The negotiations for national directives for adjusted duties have come to an end. Although the negotiations did not result in provisions for the collective agreement, agreements on adjusted duties can still be made on a per company basis.

As part of the employment and growth agreement concluded last autumn, negotiations in the field of commerce were started with the objective of achieving national rules for adjusted duties. A new provision for adjusted duties was to be included in the collective agreement. However, no consensus about the rules could be reached within the set timeframe. The current legislation does not refer to the concept of adjusted duties, but many companies have started to apply their own models.

The Finnish Commerce Federation could not accept the labour organisation’s request for an extended definition of adjusted duties because that would have interfered with the employer’s managerial prerogative (the right to decide what work is to be carried out and how it will be carried out).

‘We want to act responsibly and reduce the number of sickness absences and disability pensions and prolong working careers. We believe that the rules agreed with the Service Union United (PAM) on adjusted duties would have gradually gained a wider foothold. However, we cannot consent to a reduction of the employer’s managerial prerogative,’ says Anna Lavikkala, Labour Market Director at the Finnish Commerce Federation.

The goal was to agree on common rules for adjusted duties. Such rules would be applied to enable persons on sickness leave to return to work to carry out duties (other than their normal work) according to their current ability. In practice this would have meant that, for instance, a warehouse worker with an injured foot could temporarily work as a cashier. The employer, employee and a doctor would have decided upon suitable adjusted duties together. The motivation behind this is to reduce the number of sickness absence days and to expedite return to work.

Although the negotiations did not result in provisions for the collective agreement, the employer and employee may still agree on adjusted duties on a per company basis. In addition, an employee on sick leave can be called upon to perform his normal duties, adjusted according to his or her ability, just like before. For example, a salesperson suffering from back problems may return to his or her normal work on the condition that he or she is not expected to lift anything heavy. The clinicians in the occupational health care are in the best position to assess a person’s remaining ability and the adjustments needed. The involvement of occupational health care is also important from the point of view of the employer’s responsibility for occupational safety.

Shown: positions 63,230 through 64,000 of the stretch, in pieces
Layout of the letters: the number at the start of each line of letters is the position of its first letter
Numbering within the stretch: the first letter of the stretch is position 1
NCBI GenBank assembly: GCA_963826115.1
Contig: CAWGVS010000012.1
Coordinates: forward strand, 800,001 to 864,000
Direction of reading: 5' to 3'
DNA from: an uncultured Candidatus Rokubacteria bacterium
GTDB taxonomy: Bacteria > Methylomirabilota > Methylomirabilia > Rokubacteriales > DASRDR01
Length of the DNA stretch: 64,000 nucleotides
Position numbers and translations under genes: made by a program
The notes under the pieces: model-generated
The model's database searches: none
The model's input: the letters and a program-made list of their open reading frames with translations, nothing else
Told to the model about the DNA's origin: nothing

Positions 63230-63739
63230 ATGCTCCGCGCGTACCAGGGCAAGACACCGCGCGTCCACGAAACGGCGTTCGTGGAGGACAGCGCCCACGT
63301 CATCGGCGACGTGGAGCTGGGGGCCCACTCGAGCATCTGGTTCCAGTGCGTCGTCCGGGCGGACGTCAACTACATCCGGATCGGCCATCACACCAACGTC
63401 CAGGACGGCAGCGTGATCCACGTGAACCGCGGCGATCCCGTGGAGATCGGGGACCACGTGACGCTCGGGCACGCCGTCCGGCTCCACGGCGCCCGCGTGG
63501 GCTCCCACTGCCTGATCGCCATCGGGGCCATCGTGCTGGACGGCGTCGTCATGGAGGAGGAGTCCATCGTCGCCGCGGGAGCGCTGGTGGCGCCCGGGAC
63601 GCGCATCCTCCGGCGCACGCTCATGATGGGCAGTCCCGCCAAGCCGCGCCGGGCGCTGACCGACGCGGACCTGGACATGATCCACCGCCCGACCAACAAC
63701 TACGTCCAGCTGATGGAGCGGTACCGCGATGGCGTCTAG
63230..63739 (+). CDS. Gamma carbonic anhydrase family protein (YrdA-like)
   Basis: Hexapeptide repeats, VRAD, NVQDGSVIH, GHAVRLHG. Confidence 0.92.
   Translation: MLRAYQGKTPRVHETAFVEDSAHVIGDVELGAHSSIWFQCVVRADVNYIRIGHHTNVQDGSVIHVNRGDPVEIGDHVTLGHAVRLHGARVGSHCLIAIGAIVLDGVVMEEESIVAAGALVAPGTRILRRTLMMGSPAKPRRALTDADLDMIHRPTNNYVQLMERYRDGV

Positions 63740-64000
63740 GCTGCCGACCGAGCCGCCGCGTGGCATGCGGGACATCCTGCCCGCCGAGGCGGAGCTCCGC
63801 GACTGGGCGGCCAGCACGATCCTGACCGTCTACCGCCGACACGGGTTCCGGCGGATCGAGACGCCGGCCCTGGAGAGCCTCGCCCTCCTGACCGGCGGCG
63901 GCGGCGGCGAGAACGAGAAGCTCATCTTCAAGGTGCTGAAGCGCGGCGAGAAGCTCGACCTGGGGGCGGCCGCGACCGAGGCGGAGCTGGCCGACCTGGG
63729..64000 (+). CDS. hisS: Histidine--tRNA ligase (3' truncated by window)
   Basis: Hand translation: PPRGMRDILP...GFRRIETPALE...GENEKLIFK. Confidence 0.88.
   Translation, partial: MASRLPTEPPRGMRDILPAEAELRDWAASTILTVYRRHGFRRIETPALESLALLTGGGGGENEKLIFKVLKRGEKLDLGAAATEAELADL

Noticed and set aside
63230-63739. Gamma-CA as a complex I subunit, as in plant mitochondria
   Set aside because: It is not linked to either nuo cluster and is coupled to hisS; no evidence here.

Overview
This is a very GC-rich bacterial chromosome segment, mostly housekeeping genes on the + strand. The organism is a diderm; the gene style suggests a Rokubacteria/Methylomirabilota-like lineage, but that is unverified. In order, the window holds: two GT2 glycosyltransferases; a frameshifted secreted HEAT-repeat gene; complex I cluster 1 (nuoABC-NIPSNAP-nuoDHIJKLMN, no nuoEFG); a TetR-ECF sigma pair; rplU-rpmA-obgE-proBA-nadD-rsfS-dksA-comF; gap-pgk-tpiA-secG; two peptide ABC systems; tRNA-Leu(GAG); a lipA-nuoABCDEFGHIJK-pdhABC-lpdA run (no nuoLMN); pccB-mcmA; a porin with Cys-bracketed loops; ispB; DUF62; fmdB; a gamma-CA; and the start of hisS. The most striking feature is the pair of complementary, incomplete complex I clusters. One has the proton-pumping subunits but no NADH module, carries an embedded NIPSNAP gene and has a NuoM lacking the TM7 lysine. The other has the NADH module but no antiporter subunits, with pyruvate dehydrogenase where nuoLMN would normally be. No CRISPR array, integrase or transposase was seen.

‘The Finnish Commerce Federation was genuinely willing to agree on the adjustment rules and thus introduce better ability management in the commercial sector. However, companies may still apply their own models and agree with their employees on adjustments required. We at the Finnish Commerce Federation support our member companies in creating such models. We believe that such arrangements for reducing sickness absences are in all parties’ interests,’ Lavikkala concludes.

For further information, please contact:

Anna Lavikkala, Labour Market Director, The Finnish Commerce Federation, anna.lavikkala(at)kauppa.fi, tel. +358 (0)9 1728 5136, +358 400 406 088

The Finnish Commerce Federation represents commerce – the largest sector of economic life. Commerce employs around 300,000 persons in Finland. The Federation has around 7,000 member companies and represents both retail and wholesale commerce in industry politics and labour market lobbying. www.kauppa.fi